Illegal: P's act was illegal.
Knowledge: P knows of the desperate situation, and takes advantage by making an improper demand.
Assent: D yields due to the demand.
Reasonable: D is reasonable in capitulating to P's demand. D had no alternative.
- What are the legal consequences to a K that is found to have been formed under duress?
- Voidable. Restitution Interest is possible.
- What are the different types of Mistrepresentation?
- Material Breach of an Express Warranty
Fraud in the Factum or Execution
Fraud in the Inducement
- What is Fraud in the Factum or Execution?
What are the consequences on the K?
- - A misrepresentation as to the character of the document being signed.
- An interference with the reading of the document.
Note that there is no need for innocent party's belief to be reasonable: "pure heart, empty head."
K is void as a result.
- What are the elements of Fraud in the Inducement?
What are the legal consequences of FitI?
- Statment: X made statement before formation of K. Must be statement or misleading half-truth (non-disclosure is no good.)
False: Statement was false.
Knowledge: X knew or believed the statement was false.
Deception: X intended to deceive Y.
Inducement: Y would not have entered the K but for the statement.
Reasonable: Y's reliance on the misrepresentation was reasonable.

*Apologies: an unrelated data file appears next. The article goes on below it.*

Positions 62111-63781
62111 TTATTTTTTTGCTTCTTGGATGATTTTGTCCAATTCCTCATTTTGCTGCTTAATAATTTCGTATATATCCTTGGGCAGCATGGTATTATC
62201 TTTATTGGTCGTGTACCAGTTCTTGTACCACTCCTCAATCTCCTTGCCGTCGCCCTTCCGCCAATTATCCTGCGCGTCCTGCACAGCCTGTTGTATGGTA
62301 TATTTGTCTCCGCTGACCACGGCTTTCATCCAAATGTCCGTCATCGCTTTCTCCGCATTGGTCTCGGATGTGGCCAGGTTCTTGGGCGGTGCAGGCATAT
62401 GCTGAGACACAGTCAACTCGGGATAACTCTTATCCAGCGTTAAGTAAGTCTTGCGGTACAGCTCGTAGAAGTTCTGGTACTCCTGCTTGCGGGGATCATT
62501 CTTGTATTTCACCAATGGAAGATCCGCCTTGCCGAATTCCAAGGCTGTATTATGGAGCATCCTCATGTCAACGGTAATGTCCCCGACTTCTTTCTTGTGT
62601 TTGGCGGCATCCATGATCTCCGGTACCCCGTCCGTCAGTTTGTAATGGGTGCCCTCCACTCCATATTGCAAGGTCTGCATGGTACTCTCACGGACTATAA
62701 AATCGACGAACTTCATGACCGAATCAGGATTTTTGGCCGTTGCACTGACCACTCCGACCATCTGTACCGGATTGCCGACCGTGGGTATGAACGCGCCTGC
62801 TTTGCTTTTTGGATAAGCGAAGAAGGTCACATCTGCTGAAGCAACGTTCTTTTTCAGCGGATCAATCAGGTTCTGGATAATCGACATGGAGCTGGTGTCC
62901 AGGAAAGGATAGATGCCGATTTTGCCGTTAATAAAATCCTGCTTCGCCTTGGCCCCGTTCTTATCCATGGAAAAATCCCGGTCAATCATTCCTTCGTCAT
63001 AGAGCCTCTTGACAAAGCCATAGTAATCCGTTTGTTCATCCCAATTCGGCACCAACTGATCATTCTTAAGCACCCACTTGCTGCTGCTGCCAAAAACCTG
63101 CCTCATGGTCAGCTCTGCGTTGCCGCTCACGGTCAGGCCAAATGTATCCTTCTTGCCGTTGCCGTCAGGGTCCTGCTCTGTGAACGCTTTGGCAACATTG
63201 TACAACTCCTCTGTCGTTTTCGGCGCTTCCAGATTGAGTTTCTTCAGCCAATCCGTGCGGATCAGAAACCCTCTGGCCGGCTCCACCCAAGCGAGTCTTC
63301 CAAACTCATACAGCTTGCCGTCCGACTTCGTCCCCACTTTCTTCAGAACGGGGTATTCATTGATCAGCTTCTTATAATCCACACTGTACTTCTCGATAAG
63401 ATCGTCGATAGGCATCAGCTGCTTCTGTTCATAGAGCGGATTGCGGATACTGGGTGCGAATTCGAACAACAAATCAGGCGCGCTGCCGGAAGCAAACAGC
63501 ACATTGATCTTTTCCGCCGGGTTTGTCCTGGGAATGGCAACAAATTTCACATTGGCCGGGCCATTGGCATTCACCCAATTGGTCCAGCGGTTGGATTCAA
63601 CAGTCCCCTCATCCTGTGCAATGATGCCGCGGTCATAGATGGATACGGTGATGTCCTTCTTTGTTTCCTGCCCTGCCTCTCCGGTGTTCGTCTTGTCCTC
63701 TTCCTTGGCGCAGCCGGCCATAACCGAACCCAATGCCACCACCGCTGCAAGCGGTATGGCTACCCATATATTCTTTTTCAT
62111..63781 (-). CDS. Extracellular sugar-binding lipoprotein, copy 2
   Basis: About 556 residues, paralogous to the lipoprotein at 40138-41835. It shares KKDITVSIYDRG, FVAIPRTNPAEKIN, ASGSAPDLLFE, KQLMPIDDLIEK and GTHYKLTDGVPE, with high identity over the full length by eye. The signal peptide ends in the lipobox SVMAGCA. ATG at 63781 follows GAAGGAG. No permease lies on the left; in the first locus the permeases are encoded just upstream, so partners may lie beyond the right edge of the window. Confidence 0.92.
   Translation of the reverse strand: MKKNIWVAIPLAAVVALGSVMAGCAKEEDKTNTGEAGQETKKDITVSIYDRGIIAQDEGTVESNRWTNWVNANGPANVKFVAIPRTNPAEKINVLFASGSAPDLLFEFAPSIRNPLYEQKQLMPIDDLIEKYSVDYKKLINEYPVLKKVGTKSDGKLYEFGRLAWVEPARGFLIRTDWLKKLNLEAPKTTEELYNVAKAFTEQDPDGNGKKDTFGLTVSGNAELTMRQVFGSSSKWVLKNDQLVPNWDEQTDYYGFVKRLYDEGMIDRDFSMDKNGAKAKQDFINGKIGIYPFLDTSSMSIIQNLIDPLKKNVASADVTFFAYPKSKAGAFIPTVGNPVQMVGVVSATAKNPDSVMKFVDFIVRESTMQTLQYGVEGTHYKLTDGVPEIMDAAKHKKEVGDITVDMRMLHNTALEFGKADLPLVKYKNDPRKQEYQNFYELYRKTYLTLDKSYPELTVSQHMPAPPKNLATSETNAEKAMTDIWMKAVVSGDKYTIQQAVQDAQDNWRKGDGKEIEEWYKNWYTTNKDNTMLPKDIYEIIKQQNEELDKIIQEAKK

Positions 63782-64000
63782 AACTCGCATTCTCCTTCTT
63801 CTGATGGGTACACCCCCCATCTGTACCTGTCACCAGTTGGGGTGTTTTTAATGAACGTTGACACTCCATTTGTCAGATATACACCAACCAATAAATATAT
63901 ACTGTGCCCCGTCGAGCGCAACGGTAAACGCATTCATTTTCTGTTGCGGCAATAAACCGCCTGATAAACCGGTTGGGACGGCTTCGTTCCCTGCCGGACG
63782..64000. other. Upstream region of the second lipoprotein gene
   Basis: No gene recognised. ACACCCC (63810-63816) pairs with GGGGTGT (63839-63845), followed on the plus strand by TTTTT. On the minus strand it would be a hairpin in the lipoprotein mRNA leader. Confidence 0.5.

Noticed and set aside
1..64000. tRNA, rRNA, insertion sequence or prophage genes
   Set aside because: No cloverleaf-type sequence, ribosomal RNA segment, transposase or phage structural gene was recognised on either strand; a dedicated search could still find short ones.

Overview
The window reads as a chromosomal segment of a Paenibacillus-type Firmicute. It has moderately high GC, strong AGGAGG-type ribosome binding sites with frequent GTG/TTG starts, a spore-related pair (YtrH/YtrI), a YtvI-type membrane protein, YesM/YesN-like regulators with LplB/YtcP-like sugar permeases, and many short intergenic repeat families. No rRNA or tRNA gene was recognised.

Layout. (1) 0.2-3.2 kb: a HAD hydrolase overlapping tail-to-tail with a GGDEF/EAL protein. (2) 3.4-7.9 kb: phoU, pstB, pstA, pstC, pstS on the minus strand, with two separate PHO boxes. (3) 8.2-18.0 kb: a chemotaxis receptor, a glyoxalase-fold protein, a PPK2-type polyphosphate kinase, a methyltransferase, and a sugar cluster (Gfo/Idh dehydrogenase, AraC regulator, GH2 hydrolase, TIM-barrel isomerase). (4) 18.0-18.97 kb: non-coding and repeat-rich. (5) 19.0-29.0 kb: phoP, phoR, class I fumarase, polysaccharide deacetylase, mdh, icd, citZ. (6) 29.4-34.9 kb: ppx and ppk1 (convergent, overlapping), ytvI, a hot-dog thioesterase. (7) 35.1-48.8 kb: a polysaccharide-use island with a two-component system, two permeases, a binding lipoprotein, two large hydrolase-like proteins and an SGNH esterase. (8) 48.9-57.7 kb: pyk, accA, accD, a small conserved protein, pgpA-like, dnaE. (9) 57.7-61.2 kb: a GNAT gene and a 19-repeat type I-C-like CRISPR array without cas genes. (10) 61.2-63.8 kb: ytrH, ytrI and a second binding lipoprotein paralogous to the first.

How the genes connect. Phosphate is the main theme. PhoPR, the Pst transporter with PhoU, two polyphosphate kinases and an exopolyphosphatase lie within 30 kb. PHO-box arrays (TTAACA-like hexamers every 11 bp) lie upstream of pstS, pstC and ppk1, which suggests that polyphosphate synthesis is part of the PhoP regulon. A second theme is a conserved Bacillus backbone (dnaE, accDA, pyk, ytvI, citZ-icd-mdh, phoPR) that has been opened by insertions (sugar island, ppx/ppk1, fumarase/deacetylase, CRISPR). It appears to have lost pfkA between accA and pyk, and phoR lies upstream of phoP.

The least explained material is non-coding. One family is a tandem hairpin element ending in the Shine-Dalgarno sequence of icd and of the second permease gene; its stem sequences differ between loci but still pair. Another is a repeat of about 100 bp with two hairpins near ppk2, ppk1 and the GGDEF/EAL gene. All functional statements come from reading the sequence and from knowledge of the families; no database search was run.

K is voidable by Y. Restitution recovery or can be used as a defense.
- What elements must be shown by D to establish that there was an Innocent Misrepresentation?
What are the consequences of an Innocent Misrepresentation?
- False: Statement by X was false.
Material: Statement was material.
Reliance: Y would not have entered into the agreement but for the statement.
Reasonable: Y's reliance must have been reasonable.
The K is voidable by Y. Restitution recovery, or can be used as a defense.
- What are the ways in which an express warranty is made part of a K?
- UCC 2-313(1)
Promise or Affirmation made by X relating to the goods.
Description of the goods.
Sample of the goods.
If any of the above, and Y relies on it (would not have entered the K but for the above), then there is an express warranty.
- What are the legal consequences of the breach of an express warranty?
- If X making the warranty knew the warranty was false, Y can avoid on the ground of fraud in the inducement.
If the warranty related to a material part of the bargain, Y may avoid on the ground of innocent misrepresentation
Y (innocent) can get recission/restitution, or the absence of K can be used as a defense.
- In what types of Misrepresentation must the innocent party's reliance be reasonable?
- Fraud in the Inducement and Innocent Misrepresentation.